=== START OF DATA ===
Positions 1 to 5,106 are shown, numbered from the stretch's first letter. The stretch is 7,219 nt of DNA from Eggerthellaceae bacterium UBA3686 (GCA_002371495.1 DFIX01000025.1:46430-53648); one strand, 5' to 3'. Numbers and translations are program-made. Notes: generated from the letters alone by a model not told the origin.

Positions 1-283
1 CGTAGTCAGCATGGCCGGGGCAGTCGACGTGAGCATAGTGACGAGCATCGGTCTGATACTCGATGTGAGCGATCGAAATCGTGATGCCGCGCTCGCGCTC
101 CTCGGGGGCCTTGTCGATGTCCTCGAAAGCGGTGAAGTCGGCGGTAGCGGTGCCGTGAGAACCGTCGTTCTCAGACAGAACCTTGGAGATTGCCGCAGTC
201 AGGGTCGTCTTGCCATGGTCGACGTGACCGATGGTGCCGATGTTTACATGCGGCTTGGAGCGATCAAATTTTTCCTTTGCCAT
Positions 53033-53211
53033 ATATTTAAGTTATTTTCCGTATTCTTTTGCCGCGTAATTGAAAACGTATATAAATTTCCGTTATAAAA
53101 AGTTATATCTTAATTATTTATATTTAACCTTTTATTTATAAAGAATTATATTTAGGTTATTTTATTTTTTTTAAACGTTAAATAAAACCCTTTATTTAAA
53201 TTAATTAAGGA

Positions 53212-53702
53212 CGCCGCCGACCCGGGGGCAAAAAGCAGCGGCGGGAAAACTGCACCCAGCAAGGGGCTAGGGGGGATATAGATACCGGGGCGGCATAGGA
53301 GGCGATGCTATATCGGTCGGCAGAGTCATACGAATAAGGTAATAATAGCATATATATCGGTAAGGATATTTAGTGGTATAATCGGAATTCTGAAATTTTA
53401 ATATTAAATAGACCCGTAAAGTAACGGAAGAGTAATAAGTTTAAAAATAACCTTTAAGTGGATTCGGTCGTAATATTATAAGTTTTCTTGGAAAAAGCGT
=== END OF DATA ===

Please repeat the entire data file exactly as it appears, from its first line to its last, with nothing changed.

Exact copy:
Positions 1 to 5,106 are shown, numbered from the stretch's first letter. The stretch is 7,219 nt of DNA from Eggerthellaceae bacterium UBA3686 (GCA_002371495.1 DFIX01000025.1:46430-53648); one strand, 5' to 3'. Numbers and translations are program-made. Notes: generated from the letters alone by a model not told the origin.

Positions 1-283
1 CGTAGTCAGCATGGCCGGGGCAGTCGACGTGAGCATAGTGACGAGCATCGGTCTGATACTCGATGTGAGCGATCGAAATCGTGATGCCGCGCTCGCGCTC
101 CTCGGGGGCCTTGTCGATGTCCTCGAAAGCGGTGAAGTCGGCGGTAGCGGTGCCGTGAGAACCGTCGTTCTCAGACAGAACCTTGGAGATTGCCGCAGTC
201 AGGGTCGTCTTGCCATGGTCGACGTGACCGATGGTGCCGATGTTTACATGCGGCTTGGAGCGATCAAATTTTTCCTTTGCCAT
Positions 53033-53211
53033 ATATTTAAGTTATTTTCCGTATTCTTTTGCCGCGTAATTGAAAACGTATATAAATTTCCGTTATAAAA
53101 AGTTATATCTTAATTATTTATATTTAACCTTTTATTTATAAAGAATTATATTTAGGTTATTTTATTTTTTTTAAACGTTAAATAAAACCCTTTATTTAAA
53201 TTAATTAAGGA

Positions 53212-53702
53212 CGCCGCCGACCCGGGGGCAAAAAGCAGCGGCGGGAAAACTGCACCCAGCAAGGGGCTAGGGGGGATATAGATACCGGGGCGGCATAGGA
53301 GGCGATGCTATATCGGTCGGCAGAGTCATACGAATAAGGTAATAATAGCATATATATCGGTAAGGATATTTAGTGGTATAATCGGAATTCTGAAATTTTA
53401 ATATTAAATAGACCCGTAAAGTAACGGAAGAGTAATAAGTTTAAAAATAACCTTTAAGTGGATTCGGTCGTAATATTATAAGTTTTCTTGGAAAAAGCGT